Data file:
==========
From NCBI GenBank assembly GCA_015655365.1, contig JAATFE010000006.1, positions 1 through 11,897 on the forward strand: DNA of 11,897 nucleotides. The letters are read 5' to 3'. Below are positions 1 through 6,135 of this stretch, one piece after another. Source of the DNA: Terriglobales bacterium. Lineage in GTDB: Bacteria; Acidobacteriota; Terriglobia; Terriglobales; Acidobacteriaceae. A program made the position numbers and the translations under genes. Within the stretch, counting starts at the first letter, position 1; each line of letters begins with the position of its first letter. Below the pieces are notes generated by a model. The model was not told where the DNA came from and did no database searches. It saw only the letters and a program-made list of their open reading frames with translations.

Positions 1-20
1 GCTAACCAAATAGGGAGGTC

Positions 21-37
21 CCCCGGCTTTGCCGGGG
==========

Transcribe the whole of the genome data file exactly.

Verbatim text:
From NCBI GenBank assembly GCA_015655365.1, contig JAATFE010000006.1, positions 1 through 11,897 on the forward strand: DNA of 11,897 nucleotides. The letters are read 5' to 3'. Below are positions 1 through 6,135 of this stretch, one piece after another. Source of the DNA: Terriglobales bacterium. Lineage in GTDB: Bacteria; Acidobacteriota; Terriglobia; Terriglobales; Acidobacteriaceae. A program made the position numbers and the translations under genes. Within the stretch, counting starts at the first letter, position 1; each line of letters begins with the position of its first letter. Below the pieces are notes generated by a model. The model was not told where the DNA came from and did no database searches. It saw only the letters and a program-made list of their open reading frames with translations.

Positions 1-20
1 GCTAACCAAATAGGGAGGTC

Positions 21-37
21 CCCCGGCTTTGCCGGGG